My freshman year of college my best friend and I controlled the tv lounge in our dorm – at least late at night. There were no physical intimidation involved and no money changed hands. My friend just had such force of personality that others would do her bidding, and I enjoyed the benefits. Monday through Friday, that meant Letterman. This was back before he was a bitter, twisted old man; back when I thought the gap in his teeth was dreamy; back when the show featured Larry “Bud” Melman and Chris Elliott as the Panicky Guy. In other words, back when it was good.
My friend and I always came to the lounge armed with cans of Mountain Dew and contraband crackers. With limited cash for the vending machines, we’d just load up on packets of crackers each time we left the cafeteria. Was this okay? Were we permitted to do this? No, we were not. But we did it anyway. I went to a small, conservative college, so ruling the lounge while eating stolen crackers was our version of thug life. Mom, if you’re reading this, just remember: it’s not really fair to get upset with me now over things I did at 19. I don’t want to drag my siblings into this, but I’m pretty sure that Dad, at least, was misbehaving at 19.
As I said, Monday through Friday we watched Late Night with David Letterman. On Saturday nights, however, it was Night Tracks. I have memories of many videos, of course. I’ve already written about Journey’s “Separate Ways” and I hope to write about other videos in the future. But when I remember my freshman year, my best friend, and those nights in the lounge, one particular video stands out in my mind: Billy Squier’s “Rock Me Tonight”. For us, this video was not a spectator event. When Billy slithered, we slithered. When Billy pranced, we pranced. And slither and prance Billy did, in clothes that were the height of fashion in the early ’80s – if you were a teenage girl. Much is made of the pink tank top, but I find the little white tennies just as puzzling.
This is a video that leaves the viewer with many questions, chief among them being: why? Why did you not get in the elevator the first time, Billy? Did you remember that you needed your guitar? Why did you tear your first tank top? Were you bothered by that one, goofy sleeve hanging off your arm? Also, how? How could Kenny Ortega have thought this was a good idea? How humiliating was it to make this video?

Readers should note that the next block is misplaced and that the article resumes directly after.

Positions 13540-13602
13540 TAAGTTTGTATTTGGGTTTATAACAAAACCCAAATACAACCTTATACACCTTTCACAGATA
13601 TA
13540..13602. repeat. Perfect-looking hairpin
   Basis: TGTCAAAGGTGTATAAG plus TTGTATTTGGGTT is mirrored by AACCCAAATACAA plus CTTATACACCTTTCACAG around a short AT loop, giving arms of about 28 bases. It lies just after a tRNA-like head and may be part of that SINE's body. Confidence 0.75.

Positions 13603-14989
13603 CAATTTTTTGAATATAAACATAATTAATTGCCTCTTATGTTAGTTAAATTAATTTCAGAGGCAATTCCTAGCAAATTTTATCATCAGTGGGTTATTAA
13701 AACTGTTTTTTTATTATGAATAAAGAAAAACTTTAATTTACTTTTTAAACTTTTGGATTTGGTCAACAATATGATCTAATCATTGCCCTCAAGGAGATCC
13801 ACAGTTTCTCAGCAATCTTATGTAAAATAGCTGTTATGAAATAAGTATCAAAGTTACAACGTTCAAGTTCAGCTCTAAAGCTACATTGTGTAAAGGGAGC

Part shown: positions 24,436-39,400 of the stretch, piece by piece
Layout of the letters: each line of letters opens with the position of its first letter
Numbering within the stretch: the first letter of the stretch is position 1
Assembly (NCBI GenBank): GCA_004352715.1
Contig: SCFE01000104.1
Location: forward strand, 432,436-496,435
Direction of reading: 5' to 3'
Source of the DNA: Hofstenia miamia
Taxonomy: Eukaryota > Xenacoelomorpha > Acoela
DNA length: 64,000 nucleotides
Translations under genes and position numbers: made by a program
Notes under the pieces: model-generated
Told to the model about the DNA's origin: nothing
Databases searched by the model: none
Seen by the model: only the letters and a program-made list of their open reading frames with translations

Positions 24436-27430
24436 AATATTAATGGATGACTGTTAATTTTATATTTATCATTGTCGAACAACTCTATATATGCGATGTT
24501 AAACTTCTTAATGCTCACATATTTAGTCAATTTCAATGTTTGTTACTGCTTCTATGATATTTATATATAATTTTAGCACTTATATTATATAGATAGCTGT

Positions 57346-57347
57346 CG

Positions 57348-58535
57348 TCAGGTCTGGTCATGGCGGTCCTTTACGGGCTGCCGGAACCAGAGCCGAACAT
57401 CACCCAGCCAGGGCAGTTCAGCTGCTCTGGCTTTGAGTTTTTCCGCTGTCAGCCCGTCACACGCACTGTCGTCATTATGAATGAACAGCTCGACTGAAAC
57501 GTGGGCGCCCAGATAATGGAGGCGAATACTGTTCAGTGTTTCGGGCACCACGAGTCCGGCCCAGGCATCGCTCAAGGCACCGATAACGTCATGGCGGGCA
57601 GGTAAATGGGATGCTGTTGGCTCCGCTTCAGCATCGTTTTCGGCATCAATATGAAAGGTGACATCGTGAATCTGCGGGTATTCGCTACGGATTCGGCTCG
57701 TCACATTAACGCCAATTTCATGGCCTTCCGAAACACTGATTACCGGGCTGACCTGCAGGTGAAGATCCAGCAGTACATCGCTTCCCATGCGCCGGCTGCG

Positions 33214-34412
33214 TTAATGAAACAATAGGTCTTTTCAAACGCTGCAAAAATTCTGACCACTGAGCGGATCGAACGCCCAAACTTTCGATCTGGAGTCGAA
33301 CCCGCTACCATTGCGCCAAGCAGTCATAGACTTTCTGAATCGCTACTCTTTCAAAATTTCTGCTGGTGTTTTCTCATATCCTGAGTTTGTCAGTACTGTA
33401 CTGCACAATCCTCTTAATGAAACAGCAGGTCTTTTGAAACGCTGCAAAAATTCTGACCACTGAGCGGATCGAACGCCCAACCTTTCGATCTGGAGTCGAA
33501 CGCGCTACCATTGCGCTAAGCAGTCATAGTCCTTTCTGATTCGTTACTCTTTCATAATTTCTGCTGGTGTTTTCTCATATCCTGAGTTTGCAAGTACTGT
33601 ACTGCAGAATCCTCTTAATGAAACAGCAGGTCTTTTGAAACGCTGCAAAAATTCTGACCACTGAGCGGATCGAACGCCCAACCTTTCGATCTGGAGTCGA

I was never much of a dancer in my youth. Perhaps one of the reason I liked to listen to bands like the Boomtown Rats and Black Flag was because dancing along required so little artfulness. Even so: watch the wide shot that starts at about 1:12. I can say with complete confidence that I was a better dancer than Billy Squier.
The classic riddle attached to this video is whether it destroyed Billy Squier’s career. After a string of successes, things rapidly declined after the release of “Rock Me Tonight”. I need to explain for those of you weren’t children of the ’80s that there is a significant difference between the Journey video I made fun of a few weeks back, and this video. “Separate Ways” certainly looks silly in retrospect. But there was never a time when this “Rock Me Tonight” didn’t look silly. That’s why my friend and I had so much fun with it: It was ridiculous. Which is a shame, I suppose. Billy Squier really deserves to be remembered for his songs. He had monster hits with “My Kinda Lover” and the bawdy but catchy “The Stroke”. “Everybody Wants You” is one of my favorite songs of the decade. For me and many others, though, the first thing that comes to mind when I hear the name Billy Squier is this video – this truly comically awful video.